We’re pleased to present two fresh stories from regular Sunday Writers:

  • The Odd Glove Ball by Caroline Stevenson
  • Flap and Molli by Jonathan Pickering

The Odd Glove Ball

By Caroline Stevenson

Writing prompt: The Things we lose.

Photo by Alexander Krivitskiy from Pexels

* For narrative purposes, all non-human characters have been bestowed with human names. Any resemblance to existing humans is purely coincidental.

One of the loneliest things in existence has got to be a glove which has lost its handmate. Its predestined partner. And all odd gloves out there are painfully aware of this. They can’t be handed on as presents from the original ungrateful recipient, they can’t be donated to a charity shop. They remain abandoned on the streets, sometimes placed on tip of a bin by a well-meaning passer-by, forming a textile shrine to a now chilly human hand. But a glove is rarely considered worth venturing back out into the cold for. Not when pockets exist and it’s only a matter of time until the next pair of gloves is given as a present.

So in a bid to tackle single-glove loneliness, the Odd Glove Ball congregates in the middle of every month. The last one took place at midnight on the 15th March, on the Ides as it were. Conscious that they are supposed to exist as part of a pair, abandoned single gloves have an innate instinct for splitting things exactly down the middle, including the calendar month.

Where Does the Odd Glove Ball Take Place?

At 3am on the children’s sandpit in the nearest park. The occasional human stumbles past, stares for a bit at the proceedings, then with a shake of the head, they convince themselves that they are just tired, or high, or both, and keep walking.

Who or what provides the music?

To some extent the wind rustling through tree branches. The swaying branches also create a mild disco-lighting effect by cutting through the beam of the streetlamp onto the sandpit. Some gloves provide the dance beat by stroking twigs against the park railings. Grown-up gloves can switch dance partners at any time, though any time a dog barks in the vicinity, a switch of partners is compulsory.

And what about the array of guests?

On the face of it, or rather the palm of it, the gathering is supposed to celebrate differences and the fact that it’s ok to be unique.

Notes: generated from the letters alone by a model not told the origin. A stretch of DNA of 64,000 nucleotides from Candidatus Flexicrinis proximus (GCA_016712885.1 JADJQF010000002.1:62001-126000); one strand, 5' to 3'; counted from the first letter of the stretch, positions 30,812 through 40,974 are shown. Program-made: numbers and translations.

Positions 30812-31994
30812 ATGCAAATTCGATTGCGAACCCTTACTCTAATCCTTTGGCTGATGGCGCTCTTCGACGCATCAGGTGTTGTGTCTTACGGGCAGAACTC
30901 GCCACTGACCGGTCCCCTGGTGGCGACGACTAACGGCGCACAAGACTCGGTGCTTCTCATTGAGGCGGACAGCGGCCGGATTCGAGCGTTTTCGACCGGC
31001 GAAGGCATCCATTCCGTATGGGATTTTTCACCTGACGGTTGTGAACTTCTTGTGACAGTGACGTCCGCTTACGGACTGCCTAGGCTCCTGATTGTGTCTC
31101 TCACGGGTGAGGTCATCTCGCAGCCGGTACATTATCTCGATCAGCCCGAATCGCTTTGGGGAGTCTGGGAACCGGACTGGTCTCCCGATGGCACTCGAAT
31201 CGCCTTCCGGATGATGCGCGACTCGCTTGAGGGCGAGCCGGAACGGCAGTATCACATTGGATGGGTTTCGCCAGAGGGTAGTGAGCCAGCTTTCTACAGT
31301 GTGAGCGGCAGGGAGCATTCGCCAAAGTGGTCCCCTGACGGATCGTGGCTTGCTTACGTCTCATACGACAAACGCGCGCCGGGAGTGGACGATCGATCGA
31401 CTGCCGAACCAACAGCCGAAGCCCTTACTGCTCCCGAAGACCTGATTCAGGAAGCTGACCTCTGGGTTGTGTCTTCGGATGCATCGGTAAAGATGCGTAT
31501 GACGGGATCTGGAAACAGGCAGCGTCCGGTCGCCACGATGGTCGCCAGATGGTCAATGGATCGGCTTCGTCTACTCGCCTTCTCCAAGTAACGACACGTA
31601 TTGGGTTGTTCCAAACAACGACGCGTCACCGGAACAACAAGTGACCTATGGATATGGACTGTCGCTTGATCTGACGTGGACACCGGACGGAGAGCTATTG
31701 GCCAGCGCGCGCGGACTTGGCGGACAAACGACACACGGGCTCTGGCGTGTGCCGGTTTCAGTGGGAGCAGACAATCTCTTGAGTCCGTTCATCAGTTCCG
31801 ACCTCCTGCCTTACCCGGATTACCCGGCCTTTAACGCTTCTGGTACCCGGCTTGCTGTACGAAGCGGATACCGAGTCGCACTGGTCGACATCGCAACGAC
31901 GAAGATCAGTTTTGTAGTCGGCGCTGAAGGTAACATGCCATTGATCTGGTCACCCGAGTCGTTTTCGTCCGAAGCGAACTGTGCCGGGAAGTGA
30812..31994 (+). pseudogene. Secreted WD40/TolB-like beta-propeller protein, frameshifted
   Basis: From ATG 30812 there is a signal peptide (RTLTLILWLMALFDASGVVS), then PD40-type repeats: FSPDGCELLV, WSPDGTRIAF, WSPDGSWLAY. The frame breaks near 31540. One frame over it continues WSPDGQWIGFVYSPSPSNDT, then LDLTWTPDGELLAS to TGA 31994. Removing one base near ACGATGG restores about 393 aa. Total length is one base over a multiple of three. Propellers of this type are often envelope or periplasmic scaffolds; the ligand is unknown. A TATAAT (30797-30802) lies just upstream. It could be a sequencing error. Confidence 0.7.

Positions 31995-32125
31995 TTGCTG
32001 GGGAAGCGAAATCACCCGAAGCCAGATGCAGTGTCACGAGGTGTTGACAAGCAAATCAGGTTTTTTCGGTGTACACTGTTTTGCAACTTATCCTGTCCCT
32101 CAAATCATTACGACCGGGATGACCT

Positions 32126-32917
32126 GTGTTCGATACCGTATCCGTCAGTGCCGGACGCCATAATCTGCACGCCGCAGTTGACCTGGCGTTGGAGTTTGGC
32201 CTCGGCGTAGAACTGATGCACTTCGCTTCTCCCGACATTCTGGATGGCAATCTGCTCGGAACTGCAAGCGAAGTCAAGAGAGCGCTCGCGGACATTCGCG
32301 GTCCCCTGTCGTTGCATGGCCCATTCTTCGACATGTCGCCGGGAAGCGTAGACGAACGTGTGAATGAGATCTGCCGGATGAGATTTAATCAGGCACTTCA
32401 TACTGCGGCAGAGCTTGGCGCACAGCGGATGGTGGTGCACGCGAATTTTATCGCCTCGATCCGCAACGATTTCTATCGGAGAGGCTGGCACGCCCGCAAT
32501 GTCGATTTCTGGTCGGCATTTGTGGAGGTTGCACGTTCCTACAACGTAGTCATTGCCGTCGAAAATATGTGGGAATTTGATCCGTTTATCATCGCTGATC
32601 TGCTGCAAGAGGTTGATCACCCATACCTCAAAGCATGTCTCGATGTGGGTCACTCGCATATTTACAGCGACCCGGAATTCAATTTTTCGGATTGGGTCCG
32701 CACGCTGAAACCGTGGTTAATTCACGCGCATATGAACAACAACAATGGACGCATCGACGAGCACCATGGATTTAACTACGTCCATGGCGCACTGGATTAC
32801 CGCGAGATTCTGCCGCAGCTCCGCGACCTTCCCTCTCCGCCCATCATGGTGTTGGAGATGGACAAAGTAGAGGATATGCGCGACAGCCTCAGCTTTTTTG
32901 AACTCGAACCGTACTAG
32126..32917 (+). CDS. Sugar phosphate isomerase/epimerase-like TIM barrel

But let’s face it, everyone knows the urge to want to fit in, and gloves are no exception here.

What can pretty much always be guaranteed is that swathes of odd black leather gloves will be in attendance, black leather gloves being the staple choice least likely to clash with any winter coat. This majority group of odd gloves tentatively sizes each other up, thinking that tonight might, just might be the night they are reunited with their other half, only to find that no, they don’t match together in a perfect fit.  Two gloves might be identical and the same size, but when they come palm-to-palm it becomes evident they are both fitted for the left hand and so cannot be two halves of one original pair. Or one of them, despite being otherwise identical, has some minute detail, be it a diamante flourish or a discreet pattern in a different-coloured stitch, which rules out their one-ness. It has yet to occur that a separated pair of gloves has been reunited at one of these balls, and it is generally presumed that if this were to happen, the happy pair would go scampering off into the sunrise together without facing any repercussions apart from inspiring envy amongst the rest of the congregation left behind. There are instances when these quests to find a match get underhand and deceitful. On a previous occasion, two black and seemingly identical gloves linked thumbs and attempted to make a run for it.  A suspicious guest, however, extended their index finger and tripped the pair up. On closer inspection it was revealed that the one glove had a rose embroidered onto the inner edge of the thumb. The pair were summarily thrown out of the sandpit by the bouncer glove. The penalty for any gloves caught disrespecting the spirit of the ball is severe: the pair in question were banned from all Odd Glove Balls for the following year.